by Dwight Dunston '10
This year marked the 12th anniversary of a unique course offered at Dickinson College that combines aspects from both the Theater and English departments in order to produce a wonderful class experience. The course, “Shakespeare: Performance From the Text,” allows English and Theater enthusiasts to work side by side in managing, assisting, and producing a chosen Shakespeare play for the spring semester. The course counts as either an English or Theater class, but aspects from both departments are intertwined within the course. Students first go over the selected spring Shakespeare play, discussing themes and ideas embedded in the play, while at the same time reading exactly how to go about producing Shakespeare on the stage. Once basic themes of production and a strong sense of the text is learned, students proceed to assist the director and the head dramaturge, who are both professors in the class, in order to see the play through to the stage. Twelve years ago, Prof. Bob Hupp of the Theater Department and current English professor David Kranz worked with students to put on a production of the magical story of A Winter’s Tale. This year, Prof. Kranz once again got the opportunity to work in such a unique classroom setting, this time alongside the director of the play, Prof. Todd Wronski, to work on the production of The Tempest, and students were enthused to be a part of the experience.
Each student was required to assist the production in one way or another whether being directly on stage or behind the curtain. Some students worked closely with Prof. Wronski and focused more on the theatrical aspect of the play assisting with lighting, costume, and sound and also construction of the set. Senior English/Art History major Kara Carmack who helped construct Prospero’s staff in the production said of her involvement “Helping with the production of The Tempest allowed me to see the literary and theatrical worlds come together. When constructing the staff, we had to take into consideration its significance to the play and its connection to Prospero’s power.” Kara and other students were able to see firsthand the thought, time, and effort directors put into their productions, and how things such as set design, costume choice, and music highlight themes within the play that directors hope to get across to their audience.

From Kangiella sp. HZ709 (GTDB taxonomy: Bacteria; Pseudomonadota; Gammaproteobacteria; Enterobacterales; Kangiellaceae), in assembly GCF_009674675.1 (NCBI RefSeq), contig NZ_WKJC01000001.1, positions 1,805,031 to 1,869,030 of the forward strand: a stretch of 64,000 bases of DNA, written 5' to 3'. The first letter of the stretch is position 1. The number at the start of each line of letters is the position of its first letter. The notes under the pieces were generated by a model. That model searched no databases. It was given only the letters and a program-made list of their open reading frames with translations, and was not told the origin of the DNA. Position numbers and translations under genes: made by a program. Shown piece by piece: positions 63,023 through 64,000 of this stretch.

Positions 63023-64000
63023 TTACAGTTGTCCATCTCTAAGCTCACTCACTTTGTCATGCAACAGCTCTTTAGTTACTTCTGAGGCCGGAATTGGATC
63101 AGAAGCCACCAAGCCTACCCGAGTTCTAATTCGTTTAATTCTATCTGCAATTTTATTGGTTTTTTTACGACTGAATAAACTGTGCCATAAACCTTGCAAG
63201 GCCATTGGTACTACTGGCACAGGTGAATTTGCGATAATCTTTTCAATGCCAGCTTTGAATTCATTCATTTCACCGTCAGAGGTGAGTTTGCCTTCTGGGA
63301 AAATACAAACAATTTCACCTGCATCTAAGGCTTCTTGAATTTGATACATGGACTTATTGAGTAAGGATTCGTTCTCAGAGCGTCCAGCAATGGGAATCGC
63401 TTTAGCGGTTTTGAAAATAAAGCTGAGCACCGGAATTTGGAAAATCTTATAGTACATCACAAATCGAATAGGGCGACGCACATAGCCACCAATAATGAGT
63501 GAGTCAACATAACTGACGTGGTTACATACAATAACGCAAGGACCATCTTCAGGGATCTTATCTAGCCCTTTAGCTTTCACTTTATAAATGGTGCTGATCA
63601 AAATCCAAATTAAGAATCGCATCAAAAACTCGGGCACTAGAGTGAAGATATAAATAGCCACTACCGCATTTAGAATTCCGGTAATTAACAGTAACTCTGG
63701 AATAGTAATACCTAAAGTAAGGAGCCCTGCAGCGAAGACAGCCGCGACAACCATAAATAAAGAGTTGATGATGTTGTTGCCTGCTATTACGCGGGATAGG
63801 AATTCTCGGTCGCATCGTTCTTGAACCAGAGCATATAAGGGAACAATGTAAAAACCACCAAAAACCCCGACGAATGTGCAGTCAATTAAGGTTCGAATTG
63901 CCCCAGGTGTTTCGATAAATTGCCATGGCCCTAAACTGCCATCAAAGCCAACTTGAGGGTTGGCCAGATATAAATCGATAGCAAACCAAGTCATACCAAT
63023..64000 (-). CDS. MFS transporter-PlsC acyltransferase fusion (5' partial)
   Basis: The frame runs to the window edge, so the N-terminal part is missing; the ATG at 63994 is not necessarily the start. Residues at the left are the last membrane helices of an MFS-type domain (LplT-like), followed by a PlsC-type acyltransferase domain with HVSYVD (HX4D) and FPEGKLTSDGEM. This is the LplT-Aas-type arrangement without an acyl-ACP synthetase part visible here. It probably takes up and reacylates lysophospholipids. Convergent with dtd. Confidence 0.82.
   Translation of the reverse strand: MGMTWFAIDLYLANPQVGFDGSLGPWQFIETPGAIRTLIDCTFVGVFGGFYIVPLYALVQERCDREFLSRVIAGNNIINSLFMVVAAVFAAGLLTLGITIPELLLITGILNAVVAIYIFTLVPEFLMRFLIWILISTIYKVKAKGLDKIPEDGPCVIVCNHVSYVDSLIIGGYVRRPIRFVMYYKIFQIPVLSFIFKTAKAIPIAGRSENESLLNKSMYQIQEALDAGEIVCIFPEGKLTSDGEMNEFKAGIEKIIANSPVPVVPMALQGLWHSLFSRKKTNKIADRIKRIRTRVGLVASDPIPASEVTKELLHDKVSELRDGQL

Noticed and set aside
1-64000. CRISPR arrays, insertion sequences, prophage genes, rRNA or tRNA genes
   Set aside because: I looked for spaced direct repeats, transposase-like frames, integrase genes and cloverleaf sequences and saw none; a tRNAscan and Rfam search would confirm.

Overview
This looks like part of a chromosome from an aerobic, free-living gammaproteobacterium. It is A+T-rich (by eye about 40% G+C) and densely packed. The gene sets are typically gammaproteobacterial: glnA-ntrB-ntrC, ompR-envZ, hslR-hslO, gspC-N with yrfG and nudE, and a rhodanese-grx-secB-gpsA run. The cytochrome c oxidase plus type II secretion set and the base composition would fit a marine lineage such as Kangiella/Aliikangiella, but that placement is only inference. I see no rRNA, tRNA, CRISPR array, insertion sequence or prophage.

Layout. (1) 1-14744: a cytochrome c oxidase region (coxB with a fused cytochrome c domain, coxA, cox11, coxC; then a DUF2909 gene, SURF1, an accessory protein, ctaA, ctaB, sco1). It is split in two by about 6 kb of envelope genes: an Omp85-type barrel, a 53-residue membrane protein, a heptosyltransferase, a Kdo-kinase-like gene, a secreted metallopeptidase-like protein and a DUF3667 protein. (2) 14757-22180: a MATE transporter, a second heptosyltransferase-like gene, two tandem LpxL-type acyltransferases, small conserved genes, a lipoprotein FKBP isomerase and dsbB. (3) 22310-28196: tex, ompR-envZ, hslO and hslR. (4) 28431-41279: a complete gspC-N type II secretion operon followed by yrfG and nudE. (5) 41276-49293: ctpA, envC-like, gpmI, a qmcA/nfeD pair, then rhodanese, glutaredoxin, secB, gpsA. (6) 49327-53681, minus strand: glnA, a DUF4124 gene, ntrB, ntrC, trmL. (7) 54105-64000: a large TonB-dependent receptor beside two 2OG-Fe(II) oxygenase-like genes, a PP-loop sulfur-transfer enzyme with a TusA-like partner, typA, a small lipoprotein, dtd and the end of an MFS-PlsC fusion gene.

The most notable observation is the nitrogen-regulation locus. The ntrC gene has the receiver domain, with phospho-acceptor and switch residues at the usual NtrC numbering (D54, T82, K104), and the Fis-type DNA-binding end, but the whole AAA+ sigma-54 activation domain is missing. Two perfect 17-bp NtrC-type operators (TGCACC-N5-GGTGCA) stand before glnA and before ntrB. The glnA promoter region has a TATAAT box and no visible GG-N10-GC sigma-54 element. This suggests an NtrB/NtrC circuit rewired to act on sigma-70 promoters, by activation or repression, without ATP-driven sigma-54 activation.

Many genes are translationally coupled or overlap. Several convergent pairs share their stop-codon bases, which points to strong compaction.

A number of other students in the class worked alongside Prof. Kranz and focused more on acquainting the audience with the play through informative writing. These students, along with Prof. Kranz, were in charge of creating the booklet the audience received once they entered the theater on the night of the play. The booklet contained essays critiquing and interpreting the play, including historical information about different types of productions of The Tempest as well as literary criticism that has been made about the play over the years. These students also served as assistant dramaturges to Prof. Kranz, and were required to sit in on rehearsals of the play. During these rehearsals, students would pay close attention to the actors and the text, and would give notes to the director telling them whether the actors were staying to true to the language, pronunciation, and characterization Shakespeare has put in his plays.
Because of the input from all the students and the professors of the class, the play was very successful. The students, whether having a large part in the production or a less publicized one, truly felt they were as much a part of the play as the actors. The class “Shakespeare: Performance From the Text” is not a course offered regularly because it must be offered with a Shakespearean play. Although it does offer new aspects of learning that everyone should have a chance of experiencing, Prof. Wronski says “while ten years might be a bit long, the circumstances for [this class] need to be right and they don't come along every year”. However, when this course does appear in the catalogue, it proves to be an exciting and innovative way to learn about the world of Shakespeare.